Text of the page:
Figure 1-4. Playback process
Erasure is accomplished by applying a high-frequency, constant-amplitude AC signal to the tape
with an erase head. This head has a wide gap which allows the flux to reverse itself many times as the
tape passes the gap. The tape becomes demagnetized because the erase current is large enough to over-
ride the recorded signal and the negative and positive half cycles cancel each other across the gap.
Learning Event 2:
HIGH FREQUENCY BIAS IN AUDIO RECORDING
If a graphical plot of a signal current through the record head against residual flux density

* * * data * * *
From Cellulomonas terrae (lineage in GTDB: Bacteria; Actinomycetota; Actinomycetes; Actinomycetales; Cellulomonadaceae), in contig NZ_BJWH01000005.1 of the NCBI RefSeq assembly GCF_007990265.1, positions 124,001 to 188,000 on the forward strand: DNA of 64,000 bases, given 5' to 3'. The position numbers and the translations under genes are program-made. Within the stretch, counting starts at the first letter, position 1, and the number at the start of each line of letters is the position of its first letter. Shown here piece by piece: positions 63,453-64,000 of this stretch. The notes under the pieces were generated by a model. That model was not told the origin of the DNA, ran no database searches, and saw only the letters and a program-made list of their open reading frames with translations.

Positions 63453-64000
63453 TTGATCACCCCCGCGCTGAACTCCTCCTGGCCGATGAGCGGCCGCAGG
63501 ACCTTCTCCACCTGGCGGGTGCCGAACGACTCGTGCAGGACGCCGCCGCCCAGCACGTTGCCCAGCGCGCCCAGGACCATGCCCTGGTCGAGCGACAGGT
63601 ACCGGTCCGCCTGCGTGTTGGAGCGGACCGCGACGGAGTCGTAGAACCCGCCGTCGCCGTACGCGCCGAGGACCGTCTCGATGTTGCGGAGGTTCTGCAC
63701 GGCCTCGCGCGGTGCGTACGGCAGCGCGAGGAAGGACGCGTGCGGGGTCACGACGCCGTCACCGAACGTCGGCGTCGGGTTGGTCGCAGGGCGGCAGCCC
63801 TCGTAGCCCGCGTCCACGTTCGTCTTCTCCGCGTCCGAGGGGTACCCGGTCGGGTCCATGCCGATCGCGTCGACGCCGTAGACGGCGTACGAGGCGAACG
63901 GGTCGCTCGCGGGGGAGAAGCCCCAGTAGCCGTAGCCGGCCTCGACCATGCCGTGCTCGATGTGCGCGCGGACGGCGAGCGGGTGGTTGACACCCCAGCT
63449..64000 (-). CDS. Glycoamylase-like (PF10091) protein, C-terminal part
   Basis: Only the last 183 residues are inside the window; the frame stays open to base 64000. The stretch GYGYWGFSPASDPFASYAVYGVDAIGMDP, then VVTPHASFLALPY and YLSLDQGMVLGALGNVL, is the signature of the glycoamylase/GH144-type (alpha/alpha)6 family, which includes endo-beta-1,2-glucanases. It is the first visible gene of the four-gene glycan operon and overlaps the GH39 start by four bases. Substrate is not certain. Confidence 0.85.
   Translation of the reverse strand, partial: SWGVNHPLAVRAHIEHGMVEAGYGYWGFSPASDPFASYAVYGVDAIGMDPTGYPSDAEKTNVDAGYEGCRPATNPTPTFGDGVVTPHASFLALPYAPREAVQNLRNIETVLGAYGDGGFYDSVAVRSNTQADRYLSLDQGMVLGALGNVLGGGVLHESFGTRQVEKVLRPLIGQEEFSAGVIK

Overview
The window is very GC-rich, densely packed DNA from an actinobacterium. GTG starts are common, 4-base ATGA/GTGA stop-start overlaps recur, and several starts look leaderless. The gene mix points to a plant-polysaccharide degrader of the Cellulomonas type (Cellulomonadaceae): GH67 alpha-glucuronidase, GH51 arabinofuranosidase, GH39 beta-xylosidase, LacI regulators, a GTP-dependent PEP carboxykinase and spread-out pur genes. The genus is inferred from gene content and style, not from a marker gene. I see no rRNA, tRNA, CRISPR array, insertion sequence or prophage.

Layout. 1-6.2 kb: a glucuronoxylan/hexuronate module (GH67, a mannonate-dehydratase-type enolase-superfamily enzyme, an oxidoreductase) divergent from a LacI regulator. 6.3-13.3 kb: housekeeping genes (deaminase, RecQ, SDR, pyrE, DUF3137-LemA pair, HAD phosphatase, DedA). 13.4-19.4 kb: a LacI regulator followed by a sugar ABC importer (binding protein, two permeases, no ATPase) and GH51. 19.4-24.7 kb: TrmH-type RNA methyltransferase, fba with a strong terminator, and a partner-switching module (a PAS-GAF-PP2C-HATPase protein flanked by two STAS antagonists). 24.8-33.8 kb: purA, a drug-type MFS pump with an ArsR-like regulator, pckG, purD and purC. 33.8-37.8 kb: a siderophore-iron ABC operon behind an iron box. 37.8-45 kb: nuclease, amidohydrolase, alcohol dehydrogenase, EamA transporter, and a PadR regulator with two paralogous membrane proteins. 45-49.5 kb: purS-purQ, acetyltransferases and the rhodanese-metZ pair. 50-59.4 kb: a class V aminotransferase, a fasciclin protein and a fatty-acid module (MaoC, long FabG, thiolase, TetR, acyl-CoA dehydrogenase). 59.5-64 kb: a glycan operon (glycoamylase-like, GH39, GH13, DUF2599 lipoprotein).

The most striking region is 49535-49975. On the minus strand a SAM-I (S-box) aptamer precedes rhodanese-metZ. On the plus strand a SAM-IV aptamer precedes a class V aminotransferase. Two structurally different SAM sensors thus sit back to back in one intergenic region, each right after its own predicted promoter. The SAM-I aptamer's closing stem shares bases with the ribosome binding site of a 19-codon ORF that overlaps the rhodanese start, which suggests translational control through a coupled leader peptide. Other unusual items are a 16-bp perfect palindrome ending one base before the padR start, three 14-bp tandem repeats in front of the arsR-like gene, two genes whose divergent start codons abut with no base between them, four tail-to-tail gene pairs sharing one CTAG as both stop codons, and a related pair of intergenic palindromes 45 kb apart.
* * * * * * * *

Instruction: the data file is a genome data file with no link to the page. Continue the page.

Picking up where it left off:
produced in the tape is made, a nonlinear magnetic transfer curve is obtained. In audio recording on
magnetic tape, the distortion due to nonlinearity is reduced by adding a high-frequency, constant-
amplitude alternating current to the signal current in the coils of the record head (fig 1-5). Both the
upper and lower peaks of the envelope then trace out replicas of the signal current. The combined effect
is the same as if two signals were applied to the tape; one confined to a linear segment in the upper part
of the transfer curve, and the other to a linear segment in the lower part of the curve.
Each segment provides a separate output but the two signal currents are in phase and are added
to each other on the tape. The audio bias frequency is generally at least five times as high as the highest
signal frequency and the amplitude is about ten times greater than the signal to be recorded. The effect
of the bias on the reproduced signal is negligible because it has too high a frequency to be reproduced.